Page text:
(Family House is open to incorporating faith-based programming reflecting other religious traditions as well, Mrs. Palacios said, but no representatives have yet approached her with proposals similar to Co.Mission Toledo’s.)
Co.Mission Toledo aims to establish churches that reflect their individual communities, rather than dropping in with a “cookie cutter” model, the Rev. Hawes said. That means first connecting with that community and listening to what individuals identify as their needs.
At Family House, children emerged as a natural audience in early conversations. Mrs. Palacios said the average age for a homeless child is 4, and, at Family House, 65 of the 115 people staying at the shelter this month were children.
“One of the things we talked about ... is that the kids are just sitting in the house and there’s not a lot of programming for them,” Pastor Hawes said. “The goal is to start to give the kids something productive to do and give their parents a break.”
That’s a welcome opportunity to mothers like Lynlee Arens, whose daughter, Jerzie, recently sang, danced, and crafted her way through an evening at Family House Church. Ms. Arens, who isn’t religious herself but said she’s comfortable with the faith-based message her daughter receives, said she wished the 13-year-old could attend more often than once a week.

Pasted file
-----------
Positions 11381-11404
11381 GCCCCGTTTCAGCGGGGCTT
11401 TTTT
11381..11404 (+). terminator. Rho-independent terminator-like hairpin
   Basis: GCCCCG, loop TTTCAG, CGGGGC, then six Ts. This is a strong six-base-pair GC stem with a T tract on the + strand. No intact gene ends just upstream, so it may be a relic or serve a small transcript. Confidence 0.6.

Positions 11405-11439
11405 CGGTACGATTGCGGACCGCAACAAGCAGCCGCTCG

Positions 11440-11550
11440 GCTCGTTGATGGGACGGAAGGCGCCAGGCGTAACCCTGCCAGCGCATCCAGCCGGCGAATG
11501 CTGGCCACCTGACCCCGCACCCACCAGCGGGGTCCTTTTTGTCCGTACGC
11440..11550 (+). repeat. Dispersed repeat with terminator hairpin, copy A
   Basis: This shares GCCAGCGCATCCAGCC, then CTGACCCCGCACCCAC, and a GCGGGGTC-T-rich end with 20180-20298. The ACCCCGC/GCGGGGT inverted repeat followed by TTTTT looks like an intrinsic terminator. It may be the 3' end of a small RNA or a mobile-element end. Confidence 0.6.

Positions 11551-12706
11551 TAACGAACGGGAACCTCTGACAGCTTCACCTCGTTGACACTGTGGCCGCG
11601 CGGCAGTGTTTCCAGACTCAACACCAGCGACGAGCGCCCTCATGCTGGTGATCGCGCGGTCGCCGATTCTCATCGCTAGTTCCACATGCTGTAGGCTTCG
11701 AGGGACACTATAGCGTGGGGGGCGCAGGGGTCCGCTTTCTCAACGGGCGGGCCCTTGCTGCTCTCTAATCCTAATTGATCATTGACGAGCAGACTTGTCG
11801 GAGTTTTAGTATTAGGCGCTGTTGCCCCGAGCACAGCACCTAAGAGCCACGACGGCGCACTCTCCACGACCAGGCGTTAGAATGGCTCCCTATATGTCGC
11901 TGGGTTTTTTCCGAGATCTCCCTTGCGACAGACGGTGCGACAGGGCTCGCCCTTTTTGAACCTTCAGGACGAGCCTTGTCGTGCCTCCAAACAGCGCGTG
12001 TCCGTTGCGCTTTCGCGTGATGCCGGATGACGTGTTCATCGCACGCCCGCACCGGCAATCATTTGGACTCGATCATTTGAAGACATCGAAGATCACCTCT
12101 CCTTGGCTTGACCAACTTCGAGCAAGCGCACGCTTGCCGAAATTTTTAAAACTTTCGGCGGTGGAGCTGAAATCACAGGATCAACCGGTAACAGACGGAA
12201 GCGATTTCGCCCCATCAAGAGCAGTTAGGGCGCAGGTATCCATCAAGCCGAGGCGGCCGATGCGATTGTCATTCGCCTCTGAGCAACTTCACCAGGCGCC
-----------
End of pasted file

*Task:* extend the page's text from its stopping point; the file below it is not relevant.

“It beats being cooped up in that room,” she said.
Rayvina Munn, a mother who described herself as religious, spoke similarly. She said 7-year-old Devine, 5-year-old Devin, Jr., and 3-year-old De’Varion were excited to go — Devin, in particular, after catching wind of a playground behind the onsite room where church volunteers corral their young participants.
Devine and Devin spent part of their evening folding, decorating, and showing off the bookmarks that Ms. Simmons taught them how to make. She suggested the jeweled and google-eyed masterpieces could mark a page in a Bible.
Co.Mission Toledo is expanding its programming this summer with a “fun day” each Tuesday between 1 and 3 p.m. It will be another opportunity for the children to build relationships with volunteers, who sign on through Co.Mission Toledo or through area churches.
Co.Mission Toledo is also bringing on a part-time employee to support the program at Family House. Maliesha Gillespie will be available to connect with adult residents and staff members who seek her out outside of the designated church hours, too.
While Family House Church — for now — is geared toward children, Mrs. Palacios said its influence could extend further within the shelter. The youngsters, who tend to be particularly receptive to a faith-based message, might relay those ideas to their parents.
“Sometimes when you’re in crisis, you lose focus on your faith,” she said. “And so if we pour into these kiddos, if we bring them into the faith and they feel good and positive and supported and loved, we’re hoping that that spills into Mom and Dad.”
“We hope that we take those songs and those messages and talk to Mom and Dad about it,” she said. “And Mom and Dad — if it resonates with them, great. If it doesn’t, that’s fine too.”
Contact Nicki Gorny at: firstname.lastname@example.org or 419-724-6133.